Listen up: These Boston companies incorporate employee perspectives from every level

by Cailin Crowe
May 24, 2019

Today’s workforce wants to feel engaged and empowered at work. One of the best ways to build a motivated and happy workforce is by involving employees — from the intern all the way up to the CEO — in important business decisions.

In fact, a recent Salesforce report found that employees who feel that their voices are heard and appreciated are about five times more likely to do their best work.

These three Boston companies have mastered the art of empowering different employee voices to achieve maximum results.

 

ActBlue Boston
photo via actblue

ActBlue provides flexible and free fundraising tools for nonprofits and grassroots organizations. They’ve helped groups raise over $3.4 billion to date with big name users like presidential hopeful Sen. Kirsten Gillibrand.

Vice President of Engineering Tacita Morway told us how the Somerville-based company incorporates different perspectives into key business decisions.

 

Tell us about a project in which having a diverse team with different perspectives led to a better business outcome.

Every project has benefited from the strength of our diverse team. We serve and empower millions of users across the country. Incorporating different voices, mindsets and experiences equips us to ask necessary questions and recognize and challenge our own assumptions. Diverse voices help us tackle the right need, build the right solution and effectively communicate our value. Varied voices at the table help enhance the strength that we depend on: an environment where individuals can feel comfortable voicing and contributing their ideas.

 

How does your company ensure that employees from a diverse range of backgrounds are included in making key business decisions?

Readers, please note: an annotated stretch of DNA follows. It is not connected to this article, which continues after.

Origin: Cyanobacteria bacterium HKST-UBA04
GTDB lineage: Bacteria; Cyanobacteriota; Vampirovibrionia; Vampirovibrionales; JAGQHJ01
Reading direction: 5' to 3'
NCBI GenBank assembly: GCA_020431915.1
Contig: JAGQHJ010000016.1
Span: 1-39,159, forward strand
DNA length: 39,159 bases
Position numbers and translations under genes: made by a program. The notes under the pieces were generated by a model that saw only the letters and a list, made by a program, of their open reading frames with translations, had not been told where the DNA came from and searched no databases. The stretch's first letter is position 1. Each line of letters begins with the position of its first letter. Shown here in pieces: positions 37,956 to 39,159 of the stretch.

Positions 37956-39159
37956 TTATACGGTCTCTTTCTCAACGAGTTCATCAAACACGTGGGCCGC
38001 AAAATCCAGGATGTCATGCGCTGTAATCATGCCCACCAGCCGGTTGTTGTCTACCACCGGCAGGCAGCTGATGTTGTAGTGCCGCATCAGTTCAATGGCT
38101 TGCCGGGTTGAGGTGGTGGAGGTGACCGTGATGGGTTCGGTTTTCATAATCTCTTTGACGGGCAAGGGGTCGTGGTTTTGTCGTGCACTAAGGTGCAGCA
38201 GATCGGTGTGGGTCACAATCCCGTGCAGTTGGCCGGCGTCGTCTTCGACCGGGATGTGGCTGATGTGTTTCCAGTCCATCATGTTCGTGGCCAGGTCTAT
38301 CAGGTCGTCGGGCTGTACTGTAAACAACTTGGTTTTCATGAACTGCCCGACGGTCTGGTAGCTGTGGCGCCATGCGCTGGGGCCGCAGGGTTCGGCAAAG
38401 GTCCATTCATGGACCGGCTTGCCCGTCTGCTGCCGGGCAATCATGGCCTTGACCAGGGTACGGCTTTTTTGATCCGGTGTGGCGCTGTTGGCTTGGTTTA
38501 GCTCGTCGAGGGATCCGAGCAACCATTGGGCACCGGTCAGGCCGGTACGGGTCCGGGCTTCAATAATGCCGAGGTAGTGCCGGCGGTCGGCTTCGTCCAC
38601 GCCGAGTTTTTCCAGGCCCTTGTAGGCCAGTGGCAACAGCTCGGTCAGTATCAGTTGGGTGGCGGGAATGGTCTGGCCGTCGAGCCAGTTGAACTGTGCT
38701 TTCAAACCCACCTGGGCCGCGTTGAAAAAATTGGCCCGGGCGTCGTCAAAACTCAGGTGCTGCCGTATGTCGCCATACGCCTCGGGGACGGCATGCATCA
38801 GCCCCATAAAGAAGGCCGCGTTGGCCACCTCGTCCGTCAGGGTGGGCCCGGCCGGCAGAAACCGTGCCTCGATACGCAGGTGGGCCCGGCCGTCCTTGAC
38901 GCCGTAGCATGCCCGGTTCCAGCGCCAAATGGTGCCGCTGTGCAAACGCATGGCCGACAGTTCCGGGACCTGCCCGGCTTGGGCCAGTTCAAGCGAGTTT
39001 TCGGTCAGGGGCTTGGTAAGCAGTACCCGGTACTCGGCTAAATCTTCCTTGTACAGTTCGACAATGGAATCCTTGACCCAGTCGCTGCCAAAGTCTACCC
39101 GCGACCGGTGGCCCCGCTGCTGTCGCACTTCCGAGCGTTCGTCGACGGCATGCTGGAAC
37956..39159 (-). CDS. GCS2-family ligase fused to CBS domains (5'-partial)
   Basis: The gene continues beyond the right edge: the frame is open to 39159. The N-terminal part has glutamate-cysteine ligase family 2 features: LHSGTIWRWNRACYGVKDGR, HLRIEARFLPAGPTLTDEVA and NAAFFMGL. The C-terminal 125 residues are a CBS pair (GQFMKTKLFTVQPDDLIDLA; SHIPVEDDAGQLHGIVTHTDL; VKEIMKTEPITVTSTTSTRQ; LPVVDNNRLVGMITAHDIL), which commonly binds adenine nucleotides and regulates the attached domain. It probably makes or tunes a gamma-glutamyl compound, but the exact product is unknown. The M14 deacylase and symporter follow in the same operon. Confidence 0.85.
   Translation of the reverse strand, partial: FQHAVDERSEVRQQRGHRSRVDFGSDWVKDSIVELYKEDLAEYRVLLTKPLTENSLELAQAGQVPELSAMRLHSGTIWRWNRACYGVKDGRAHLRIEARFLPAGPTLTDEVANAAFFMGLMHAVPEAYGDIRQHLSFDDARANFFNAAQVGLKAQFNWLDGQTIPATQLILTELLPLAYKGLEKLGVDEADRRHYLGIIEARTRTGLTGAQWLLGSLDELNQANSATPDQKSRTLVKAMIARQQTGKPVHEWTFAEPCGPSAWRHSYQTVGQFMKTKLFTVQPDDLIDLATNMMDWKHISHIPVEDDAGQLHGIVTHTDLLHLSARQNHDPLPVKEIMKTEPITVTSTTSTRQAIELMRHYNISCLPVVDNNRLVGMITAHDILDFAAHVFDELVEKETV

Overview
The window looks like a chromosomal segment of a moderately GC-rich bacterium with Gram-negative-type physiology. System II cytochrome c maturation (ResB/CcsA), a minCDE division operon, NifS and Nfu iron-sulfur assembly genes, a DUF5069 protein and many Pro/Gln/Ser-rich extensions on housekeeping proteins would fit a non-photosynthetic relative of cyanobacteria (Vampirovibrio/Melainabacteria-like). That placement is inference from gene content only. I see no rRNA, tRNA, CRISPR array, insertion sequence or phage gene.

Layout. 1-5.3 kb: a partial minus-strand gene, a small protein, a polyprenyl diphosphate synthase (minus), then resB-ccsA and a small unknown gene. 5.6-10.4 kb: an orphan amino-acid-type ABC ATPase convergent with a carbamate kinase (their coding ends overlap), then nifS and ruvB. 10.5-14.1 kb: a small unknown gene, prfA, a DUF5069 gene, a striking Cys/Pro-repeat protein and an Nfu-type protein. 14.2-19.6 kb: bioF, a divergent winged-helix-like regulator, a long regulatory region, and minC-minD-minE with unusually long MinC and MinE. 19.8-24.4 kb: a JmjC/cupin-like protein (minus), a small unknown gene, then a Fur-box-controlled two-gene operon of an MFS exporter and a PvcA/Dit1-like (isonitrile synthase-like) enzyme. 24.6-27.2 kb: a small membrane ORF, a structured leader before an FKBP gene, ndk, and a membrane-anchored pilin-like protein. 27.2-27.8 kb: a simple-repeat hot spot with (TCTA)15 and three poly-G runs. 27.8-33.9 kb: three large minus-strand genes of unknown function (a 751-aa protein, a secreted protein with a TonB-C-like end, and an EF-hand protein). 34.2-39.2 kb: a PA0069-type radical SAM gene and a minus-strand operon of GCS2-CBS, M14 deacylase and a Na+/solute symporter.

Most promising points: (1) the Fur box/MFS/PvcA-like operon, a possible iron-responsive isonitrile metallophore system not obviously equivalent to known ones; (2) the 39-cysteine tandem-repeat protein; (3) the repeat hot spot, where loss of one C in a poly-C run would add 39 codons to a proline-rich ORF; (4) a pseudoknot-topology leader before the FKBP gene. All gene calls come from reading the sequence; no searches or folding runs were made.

We move quickly at ActBlue. One of the most challenging parts of our fast pace can be recognizing when a decision is actually being made and developing the reflex to stop and incorporate necessary perspectives. Certain roles like engineering management and key communication roles like product management are specifically accountable for maintaining that vigilance. But we also expect everyone on the team to seek opportunities to incorporate other voices. This initiative is written into our competencies rubric. We also do our best to organize into small, diverse and autonomous teams that are charged with a specific business domain. These teams help us ensure that varied perspectives are included in key business decisions at scale.

 

perceptive automata Boston
photo via perceptive automata

Founded in 2014, Perceptive Automata builds software that helps autonomous vehicles constantly improve their understanding of human behavior, including eye contact or knowing if a person intends to cross the street.

CEO and Co-Founder Sid Misra explained how they foster an innovative environment that encourages an ownership mentality among employees at every level.

 

Tell us about a project in which having a diverse team with different perspectives led to a better business outcome.